"She has gone up to the top of the earth to hunt for our dinner. If she has good luck she will bring us an elephant, or a brace of rhinoceri, or perhaps a few dozen people to stay our hunger."

"Oh; are you hungry?" enquired Dorothy, drawing back.

"Very," said the dragonette, snapping its jaws.

"And--and--do you eat people?"

"To be sure, when we can get them. But they've been very scarce for a few years and we usually have to be content with elephants or buffaloes," answered the creature, in a regretful tone.

"How old are you?" enquired Zeb, who stared at the yellow eyes as if fascinated.

"Quite young, I grieve to say; and all of my brothers and sisters that you see here are practically my own age. If I remember rightly, we were sixty-six years old the day before yesterday."

"But that isn't young!" cried Dorothy, in amazement.

"No?" drawled the dragonette; "it seems to me very babyish."

"How old is your mother?" asked the girl.

"Mother's about two thousand years old; but she carelessly lost track of her age a few centuries ago and skipped several hundreds. She's a little fussy, you know, and afraid of growing old, being a widow and still in her prime."

"I should think she would be," agreed Dorothy. Then, after a moment's thought, she asked: "Are we friends or enemies? I mean, will you be good to us, or do you intend to eat us?"

"As for that, we dragonettes would love to eat you, my child; but unfortunately mother has tied all our tails around the rocks at the back of our individual caves, so that we can not crawl out to get you. If you choose to come nearer we will make a mouthful of you in a wink; but unless you do you will remain quite safe."

There was a regretful accent in the creature's voice, and at the words all the other dragonettes sighed dismally.

Dorothy felt relieved. Presently she asked:

"Why did your mother tie your tails?"

"Oh, she is sometimes gone for several weeks on her hunting trips, and if we were not tied we would crawl all over the mountain and fight with each other and get into a lot of mischief. Mother usually knows what she is about, but she made a mistake this time; for you are sure to escape us unless you come too near, and you probably won't do that."

"No, indeed!" said the little girl. "We don't wish to be eaten by such awful beasts."

"Permit me to say," returned the dragonette, "that you are rather impolite to call us names, knowing that we cannot resent your insults. We consider ourselves very beautiful in appearance, for mother has told us so, and she knows. And we are of an excellent family and have a pedigree that I challenge any humans to equal, as it extends back about twenty thousand years, to the time of the famous Green Dragon of Atlantis, who lived in a time when humans had not yet been created. Can you match that pedigree, little girl?"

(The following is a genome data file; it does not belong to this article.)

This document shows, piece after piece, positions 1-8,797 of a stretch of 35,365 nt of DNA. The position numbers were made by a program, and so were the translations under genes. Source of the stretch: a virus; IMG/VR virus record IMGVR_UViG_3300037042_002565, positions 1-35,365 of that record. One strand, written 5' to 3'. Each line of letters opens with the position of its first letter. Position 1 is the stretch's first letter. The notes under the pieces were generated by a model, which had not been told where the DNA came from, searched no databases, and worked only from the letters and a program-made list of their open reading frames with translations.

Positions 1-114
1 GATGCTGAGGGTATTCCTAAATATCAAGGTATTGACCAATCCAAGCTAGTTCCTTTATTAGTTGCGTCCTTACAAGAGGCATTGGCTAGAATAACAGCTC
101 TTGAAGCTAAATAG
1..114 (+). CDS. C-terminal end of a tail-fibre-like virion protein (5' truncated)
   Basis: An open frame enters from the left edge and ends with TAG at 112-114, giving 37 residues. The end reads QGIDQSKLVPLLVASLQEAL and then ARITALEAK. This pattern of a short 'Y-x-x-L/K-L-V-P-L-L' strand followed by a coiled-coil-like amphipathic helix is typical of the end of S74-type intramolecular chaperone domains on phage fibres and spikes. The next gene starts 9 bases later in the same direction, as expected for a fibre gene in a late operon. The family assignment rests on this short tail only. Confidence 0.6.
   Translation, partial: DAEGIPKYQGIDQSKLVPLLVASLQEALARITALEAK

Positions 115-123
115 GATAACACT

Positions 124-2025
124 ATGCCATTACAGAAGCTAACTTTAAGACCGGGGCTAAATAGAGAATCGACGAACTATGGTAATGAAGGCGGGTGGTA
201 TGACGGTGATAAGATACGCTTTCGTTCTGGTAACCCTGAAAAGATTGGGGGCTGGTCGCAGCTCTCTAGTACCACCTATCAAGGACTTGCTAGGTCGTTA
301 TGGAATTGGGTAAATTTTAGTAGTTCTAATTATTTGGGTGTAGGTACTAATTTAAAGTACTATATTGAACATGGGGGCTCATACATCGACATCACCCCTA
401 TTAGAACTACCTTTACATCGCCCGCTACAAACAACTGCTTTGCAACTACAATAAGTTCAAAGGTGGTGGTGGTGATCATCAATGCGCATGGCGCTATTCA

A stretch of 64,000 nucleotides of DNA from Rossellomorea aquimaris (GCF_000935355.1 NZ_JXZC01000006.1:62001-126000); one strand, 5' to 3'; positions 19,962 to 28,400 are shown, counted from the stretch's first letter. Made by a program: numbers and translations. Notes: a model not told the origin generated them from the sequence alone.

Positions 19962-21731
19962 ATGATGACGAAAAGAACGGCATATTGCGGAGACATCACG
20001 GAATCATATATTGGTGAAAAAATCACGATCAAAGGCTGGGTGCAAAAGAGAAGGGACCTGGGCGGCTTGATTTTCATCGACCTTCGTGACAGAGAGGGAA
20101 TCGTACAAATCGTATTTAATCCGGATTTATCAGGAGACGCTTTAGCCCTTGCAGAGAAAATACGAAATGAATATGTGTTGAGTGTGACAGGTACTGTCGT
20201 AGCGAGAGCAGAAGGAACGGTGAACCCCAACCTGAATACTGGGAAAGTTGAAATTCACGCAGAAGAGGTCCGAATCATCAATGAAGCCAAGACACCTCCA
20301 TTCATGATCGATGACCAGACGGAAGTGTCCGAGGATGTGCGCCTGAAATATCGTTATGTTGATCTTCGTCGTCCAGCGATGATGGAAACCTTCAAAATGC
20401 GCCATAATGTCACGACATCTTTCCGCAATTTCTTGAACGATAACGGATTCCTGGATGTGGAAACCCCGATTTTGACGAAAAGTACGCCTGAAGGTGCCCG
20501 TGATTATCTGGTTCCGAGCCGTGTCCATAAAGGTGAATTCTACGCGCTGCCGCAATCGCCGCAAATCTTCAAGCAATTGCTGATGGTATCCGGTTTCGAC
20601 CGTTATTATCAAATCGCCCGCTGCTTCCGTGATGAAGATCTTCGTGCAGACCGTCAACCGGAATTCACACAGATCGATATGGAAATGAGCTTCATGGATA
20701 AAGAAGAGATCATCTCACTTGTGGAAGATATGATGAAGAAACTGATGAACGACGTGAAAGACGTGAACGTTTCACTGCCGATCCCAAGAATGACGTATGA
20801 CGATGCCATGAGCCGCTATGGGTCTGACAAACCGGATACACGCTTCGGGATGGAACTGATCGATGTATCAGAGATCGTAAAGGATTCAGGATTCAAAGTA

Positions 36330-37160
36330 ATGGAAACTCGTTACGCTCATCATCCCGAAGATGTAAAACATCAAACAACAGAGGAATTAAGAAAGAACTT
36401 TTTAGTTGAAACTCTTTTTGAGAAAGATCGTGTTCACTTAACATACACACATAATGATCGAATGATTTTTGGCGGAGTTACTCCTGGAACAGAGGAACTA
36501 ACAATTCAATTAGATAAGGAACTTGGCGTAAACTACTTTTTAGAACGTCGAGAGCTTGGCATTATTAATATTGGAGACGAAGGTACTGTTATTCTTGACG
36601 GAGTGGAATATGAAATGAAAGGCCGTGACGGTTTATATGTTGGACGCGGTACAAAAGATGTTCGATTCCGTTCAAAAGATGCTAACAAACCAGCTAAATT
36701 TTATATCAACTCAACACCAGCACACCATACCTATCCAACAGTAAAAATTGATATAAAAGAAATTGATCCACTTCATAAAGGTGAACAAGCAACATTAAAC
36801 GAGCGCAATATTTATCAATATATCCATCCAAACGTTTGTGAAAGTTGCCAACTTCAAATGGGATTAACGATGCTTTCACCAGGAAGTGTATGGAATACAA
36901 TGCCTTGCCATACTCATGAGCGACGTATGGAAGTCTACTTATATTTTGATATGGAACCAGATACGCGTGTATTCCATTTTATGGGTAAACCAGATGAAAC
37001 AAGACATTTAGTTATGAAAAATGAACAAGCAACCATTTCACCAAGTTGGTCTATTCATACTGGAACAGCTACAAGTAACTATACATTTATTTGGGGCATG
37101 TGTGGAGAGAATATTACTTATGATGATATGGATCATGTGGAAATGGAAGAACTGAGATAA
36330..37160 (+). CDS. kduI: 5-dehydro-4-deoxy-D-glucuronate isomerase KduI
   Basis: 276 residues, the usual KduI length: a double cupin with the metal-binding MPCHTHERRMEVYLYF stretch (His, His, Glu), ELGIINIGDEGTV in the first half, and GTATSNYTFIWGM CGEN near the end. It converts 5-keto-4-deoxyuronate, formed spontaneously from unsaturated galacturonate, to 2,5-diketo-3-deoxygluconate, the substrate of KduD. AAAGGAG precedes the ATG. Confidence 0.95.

"Well," said Dorothy, "I was born on a farm in Kansas, and I guess that's being just as 'spectable and haughty as living in a cave with your tail tied to a rock. If it isn't I'll have to stand it, that's all."

"Tastes differ," murmured the dragonette, slowly drooping its scaley eyelids over its yellow eyes, until they looked like half-moons.

Being reassured by the fact that the creatures could not crawl out of their rock-pockets, the children and the Wizard now took time to examine them more closely. The heads of the dragonettes were as big as barrels and covered with hard, greenish scales that glittered brightly under the light of the lanterns. Their front legs, which grew just back of their heads, were also strong and big; but their bodies were smaller around than their heads, and dwindled away in a long line until their tails were slim as a shoe-string. Dorothy thought, if it had taken them sixty-six years to grow to this size, that it would be fully a hundred years more before they could hope to call themselves dragons, and that seemed like a good while to wait to grow up.

"It occurs to me," said the Wizard, "that we ought to get out of this place before the mother dragon comes back."

"Don't hurry," called one of the dragonettes; "mother will be glad to meet you, I'm sure."

"You may be right," replied the Wizard, "but we're a little particular about associating with strangers.

Dorothy and the Wizard in Oz Page 38

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